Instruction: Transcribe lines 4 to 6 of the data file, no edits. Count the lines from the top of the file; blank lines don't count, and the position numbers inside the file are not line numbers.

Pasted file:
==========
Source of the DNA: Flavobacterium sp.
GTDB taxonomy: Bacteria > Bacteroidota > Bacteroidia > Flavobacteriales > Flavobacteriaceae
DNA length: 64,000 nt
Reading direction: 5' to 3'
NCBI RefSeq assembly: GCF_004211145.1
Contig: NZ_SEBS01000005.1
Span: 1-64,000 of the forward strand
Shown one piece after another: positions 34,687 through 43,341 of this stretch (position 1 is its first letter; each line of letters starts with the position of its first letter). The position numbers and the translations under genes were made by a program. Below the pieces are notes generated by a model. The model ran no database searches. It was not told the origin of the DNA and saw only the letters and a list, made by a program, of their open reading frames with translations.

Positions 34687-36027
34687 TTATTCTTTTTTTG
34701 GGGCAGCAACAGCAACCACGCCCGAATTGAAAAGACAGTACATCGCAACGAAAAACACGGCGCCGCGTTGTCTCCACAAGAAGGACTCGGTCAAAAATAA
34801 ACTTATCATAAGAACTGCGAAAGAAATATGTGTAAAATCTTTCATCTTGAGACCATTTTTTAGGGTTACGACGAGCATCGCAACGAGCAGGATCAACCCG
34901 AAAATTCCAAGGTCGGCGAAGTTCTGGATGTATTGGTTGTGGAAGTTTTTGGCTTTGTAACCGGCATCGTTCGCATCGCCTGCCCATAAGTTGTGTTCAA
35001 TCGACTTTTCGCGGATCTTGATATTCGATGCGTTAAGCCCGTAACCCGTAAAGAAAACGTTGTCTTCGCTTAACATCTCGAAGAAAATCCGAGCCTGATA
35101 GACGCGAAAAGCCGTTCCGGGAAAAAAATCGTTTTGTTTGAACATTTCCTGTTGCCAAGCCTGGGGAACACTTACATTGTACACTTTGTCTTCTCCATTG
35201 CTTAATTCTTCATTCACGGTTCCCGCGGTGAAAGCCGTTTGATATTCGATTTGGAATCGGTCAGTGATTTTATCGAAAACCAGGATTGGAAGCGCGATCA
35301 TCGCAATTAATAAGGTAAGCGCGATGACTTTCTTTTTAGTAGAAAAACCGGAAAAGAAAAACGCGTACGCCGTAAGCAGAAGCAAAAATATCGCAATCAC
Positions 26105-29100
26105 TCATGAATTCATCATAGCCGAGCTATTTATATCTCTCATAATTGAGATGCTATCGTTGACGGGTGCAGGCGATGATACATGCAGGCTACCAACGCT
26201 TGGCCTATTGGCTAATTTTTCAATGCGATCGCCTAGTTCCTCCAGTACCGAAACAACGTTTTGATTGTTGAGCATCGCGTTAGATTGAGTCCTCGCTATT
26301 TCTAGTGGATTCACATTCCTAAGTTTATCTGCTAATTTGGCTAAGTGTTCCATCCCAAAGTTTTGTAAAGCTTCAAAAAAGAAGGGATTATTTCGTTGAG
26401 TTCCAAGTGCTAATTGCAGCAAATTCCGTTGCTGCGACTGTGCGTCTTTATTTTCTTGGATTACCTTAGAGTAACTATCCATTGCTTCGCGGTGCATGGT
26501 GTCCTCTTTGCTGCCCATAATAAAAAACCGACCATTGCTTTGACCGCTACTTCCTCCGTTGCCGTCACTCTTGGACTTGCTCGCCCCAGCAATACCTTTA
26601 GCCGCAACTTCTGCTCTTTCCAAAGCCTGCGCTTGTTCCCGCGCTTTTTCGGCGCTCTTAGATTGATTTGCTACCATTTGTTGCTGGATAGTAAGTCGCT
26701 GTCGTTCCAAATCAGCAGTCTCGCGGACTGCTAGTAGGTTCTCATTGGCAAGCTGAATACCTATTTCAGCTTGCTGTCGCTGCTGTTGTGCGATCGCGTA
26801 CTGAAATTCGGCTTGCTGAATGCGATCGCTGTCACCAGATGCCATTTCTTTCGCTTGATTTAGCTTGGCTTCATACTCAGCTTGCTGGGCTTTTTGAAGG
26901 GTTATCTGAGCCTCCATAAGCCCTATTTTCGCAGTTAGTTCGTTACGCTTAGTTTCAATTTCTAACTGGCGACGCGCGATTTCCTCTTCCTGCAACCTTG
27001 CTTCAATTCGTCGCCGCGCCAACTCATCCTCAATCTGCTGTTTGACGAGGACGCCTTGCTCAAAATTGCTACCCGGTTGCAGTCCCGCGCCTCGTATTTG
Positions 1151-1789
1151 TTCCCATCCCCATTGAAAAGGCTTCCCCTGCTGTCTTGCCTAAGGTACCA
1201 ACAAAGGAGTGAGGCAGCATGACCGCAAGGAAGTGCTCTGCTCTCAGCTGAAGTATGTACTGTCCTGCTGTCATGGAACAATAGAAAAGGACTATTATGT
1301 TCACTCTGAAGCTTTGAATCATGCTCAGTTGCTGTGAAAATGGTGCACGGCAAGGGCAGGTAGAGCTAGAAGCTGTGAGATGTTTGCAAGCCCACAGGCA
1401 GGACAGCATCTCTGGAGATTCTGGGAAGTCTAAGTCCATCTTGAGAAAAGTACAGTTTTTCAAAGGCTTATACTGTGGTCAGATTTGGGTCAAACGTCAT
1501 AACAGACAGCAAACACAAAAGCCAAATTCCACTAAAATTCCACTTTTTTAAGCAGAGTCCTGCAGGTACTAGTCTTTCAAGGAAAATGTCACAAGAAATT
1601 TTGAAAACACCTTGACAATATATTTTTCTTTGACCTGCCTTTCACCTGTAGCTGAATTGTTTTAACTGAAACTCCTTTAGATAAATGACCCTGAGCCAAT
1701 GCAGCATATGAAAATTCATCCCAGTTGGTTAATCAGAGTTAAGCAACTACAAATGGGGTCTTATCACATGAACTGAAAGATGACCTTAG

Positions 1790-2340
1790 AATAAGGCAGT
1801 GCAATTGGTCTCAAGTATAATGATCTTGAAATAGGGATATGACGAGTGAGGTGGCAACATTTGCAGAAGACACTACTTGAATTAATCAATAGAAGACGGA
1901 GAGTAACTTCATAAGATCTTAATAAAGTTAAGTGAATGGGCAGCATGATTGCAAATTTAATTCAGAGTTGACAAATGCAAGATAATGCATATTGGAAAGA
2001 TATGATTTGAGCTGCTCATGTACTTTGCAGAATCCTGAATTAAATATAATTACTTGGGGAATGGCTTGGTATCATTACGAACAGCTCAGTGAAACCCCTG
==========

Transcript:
Reading direction: 5' to 3'
NCBI RefSeq assembly: GCF_004211145.1
Contig: NZ_SEBS01000005.1